10. The computer implemented method of claim 6, further comprising the step of establishing a reduced rate of interest applicable on deposits at said contracted one of said different issuer banks responsive to a failure to maintain said agreed upon minimum level of deposits at said contracted one of said different issuer banks.

11. The computer implemented method of claim 6, further comprising the steps of:

receiving requests from a plurality of different issuer banks to receive deposits at various rates of interest; and,
computing a possible aggregate level of investment based upon said various rates of interest from said requests.

12. A machine readable storage having stored thereon a computer program for banking, the computer program comprising a routine set of instructions which when executed by a machine causes the machine to perform the steps of:

logging deposits received from a plurality of customers into a custody account at a bank for enabling management of said received deposits by an administrator of said deposits;
recording a distribution of said received deposits into corresponding custody accounts at different issuer banks; and,
logically managing said distribution of said received deposits to maintain an agreed upon minimum level of deposits at each of said different issuer banks.

13. The machine readable storage of claim 12, further comprising an additional set of instructions which when executed by the machine causes the machine to further perform the steps of:

receiving depositor instructions for a withdrawal of funds;
determining whether said withdrawal of funds will cause a deposit level in a contracted one of said different issuer banks to fall below a minimum level of deposits agreed to with said contracted one of said different issuer banks; and,
recording a redistribution of other deposits managed by said administrator and held at others of said different issuer banks to increase deposits at said contracted one of said different issuer banks to maintain said agreed upon minimum level of deposits at said contracted one of said different issuer banks if it is determined that said withdrawal of funds will cause deposit levels in said contracted one of said different issuer banks to fall below said agreed upon minimum level of deposits.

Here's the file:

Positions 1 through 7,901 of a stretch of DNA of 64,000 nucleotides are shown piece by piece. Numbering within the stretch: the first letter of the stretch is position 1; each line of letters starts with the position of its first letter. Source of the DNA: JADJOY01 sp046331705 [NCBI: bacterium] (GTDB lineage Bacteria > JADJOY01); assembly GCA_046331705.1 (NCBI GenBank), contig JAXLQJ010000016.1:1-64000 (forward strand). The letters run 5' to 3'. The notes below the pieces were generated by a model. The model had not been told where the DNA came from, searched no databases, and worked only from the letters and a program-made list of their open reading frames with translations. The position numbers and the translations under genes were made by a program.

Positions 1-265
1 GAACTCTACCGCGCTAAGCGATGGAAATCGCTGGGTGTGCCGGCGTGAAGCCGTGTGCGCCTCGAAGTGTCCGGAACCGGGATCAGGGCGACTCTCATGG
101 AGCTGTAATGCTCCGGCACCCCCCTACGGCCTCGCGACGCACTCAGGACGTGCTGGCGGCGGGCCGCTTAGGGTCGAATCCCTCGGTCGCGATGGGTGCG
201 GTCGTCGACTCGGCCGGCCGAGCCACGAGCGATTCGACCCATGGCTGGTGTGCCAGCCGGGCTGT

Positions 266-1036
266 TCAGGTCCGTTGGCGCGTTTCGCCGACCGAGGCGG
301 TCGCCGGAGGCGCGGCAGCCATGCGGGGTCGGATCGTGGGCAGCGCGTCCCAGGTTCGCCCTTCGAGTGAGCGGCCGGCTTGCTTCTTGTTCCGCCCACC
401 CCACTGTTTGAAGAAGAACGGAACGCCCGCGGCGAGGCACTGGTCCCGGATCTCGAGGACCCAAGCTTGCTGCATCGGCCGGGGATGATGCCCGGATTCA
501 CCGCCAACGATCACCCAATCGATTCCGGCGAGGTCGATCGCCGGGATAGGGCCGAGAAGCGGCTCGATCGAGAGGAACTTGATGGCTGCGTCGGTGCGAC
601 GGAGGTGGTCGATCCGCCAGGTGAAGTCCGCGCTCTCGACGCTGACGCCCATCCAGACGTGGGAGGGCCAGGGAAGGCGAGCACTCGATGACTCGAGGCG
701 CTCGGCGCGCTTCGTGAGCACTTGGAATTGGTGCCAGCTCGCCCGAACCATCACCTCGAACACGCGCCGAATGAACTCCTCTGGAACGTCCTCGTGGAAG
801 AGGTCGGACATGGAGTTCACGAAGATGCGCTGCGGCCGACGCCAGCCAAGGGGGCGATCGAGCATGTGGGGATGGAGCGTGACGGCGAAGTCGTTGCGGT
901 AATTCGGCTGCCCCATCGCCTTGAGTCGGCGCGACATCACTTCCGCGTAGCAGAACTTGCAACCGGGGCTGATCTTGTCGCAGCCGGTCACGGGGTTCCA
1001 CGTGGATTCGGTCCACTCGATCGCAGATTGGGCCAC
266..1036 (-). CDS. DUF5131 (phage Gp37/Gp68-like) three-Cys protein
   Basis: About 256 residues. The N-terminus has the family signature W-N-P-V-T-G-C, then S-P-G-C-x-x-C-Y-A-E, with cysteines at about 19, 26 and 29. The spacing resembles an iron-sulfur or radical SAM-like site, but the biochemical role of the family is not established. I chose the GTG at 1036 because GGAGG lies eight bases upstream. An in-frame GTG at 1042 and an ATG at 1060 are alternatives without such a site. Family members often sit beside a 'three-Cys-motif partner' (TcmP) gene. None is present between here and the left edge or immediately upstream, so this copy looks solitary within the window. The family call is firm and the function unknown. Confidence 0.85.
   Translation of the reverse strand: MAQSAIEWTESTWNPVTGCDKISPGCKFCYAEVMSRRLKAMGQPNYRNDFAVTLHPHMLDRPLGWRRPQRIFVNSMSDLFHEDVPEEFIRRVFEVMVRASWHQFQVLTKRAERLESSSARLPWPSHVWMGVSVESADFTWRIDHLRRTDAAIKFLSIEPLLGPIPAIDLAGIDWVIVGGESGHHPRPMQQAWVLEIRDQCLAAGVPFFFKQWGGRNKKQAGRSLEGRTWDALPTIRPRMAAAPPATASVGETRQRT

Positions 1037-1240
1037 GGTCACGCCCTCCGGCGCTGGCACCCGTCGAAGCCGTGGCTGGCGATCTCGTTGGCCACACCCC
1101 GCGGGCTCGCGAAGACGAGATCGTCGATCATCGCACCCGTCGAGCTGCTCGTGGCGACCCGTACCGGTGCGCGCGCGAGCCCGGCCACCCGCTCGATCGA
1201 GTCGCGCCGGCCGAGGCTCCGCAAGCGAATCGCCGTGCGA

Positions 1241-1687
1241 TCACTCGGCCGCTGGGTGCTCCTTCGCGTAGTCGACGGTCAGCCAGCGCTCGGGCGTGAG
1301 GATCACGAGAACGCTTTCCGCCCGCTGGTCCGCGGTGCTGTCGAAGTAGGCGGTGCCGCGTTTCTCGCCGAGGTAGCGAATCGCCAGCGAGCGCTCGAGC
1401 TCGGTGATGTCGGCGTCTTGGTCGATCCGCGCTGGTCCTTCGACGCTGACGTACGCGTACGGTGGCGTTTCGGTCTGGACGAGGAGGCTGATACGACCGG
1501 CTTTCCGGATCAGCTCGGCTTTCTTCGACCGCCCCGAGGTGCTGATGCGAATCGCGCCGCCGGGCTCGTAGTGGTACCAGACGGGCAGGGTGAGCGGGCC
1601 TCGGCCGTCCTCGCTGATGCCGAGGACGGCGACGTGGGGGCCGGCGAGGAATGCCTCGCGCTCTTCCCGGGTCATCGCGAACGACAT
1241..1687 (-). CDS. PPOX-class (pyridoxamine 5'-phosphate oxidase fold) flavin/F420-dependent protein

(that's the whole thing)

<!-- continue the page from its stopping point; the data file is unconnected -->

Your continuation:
14. The machine readable storage of claim 12, further comprising an additional set of instructions which when executed by the machine causes the machine to further perform the steps of:

tracking metrics for at least one said different issuer banks to ensure that said at least one of said different issuer banks is qualified; and,
continuing to perform said logging, recording and managing steps for said at least one of said different issuer banks only so long as said at least one of said different issuer banks remains qualified.

15. The machine readable storage of claim 14, wherein said tracking step comprises the steps of tracking metrics for at least one of said different issuer banks to ensure that said at least one of said different issuer banks is qualified by a set of standards comprising a reference to reported financial ratios that determine whether said at least one of said different issuer bank is well-capitalized by FDIC standards.

16. The machine readable storage of claim 12, further comprising an additional set of instructions which when executed by the machine causes the machine to further perform the step of establishing a reduced rate of interest applicable on deposits at said contracted one of said different issuer banks responsive to a failure to maintain said agreed upon minimum level of deposits at said contracted one of said different issuer banks.

17. The machine readable storage of claim 12, further comprising an additional set of instructions which when executed by the machine causes the machine to further perform the steps of:

receiving requests from a plurality of different issuer banks to receive deposits at various rates of interest; and,
computing a possible aggregate level of investment based upon said various rates of interest from said requests.

Patent History

Publication number: 20070043666
Type: Application
Filed: Aug 16, 2005
Publication Date: Feb 22, 2007
Patent Grant number: 8660920
Inventor: William Burdette (South Miami, FL)
Application Number: 11/204,494

Classifications

Current U.S. Class: 705/42.000
International Classification: G06Q 40/00 (20060101);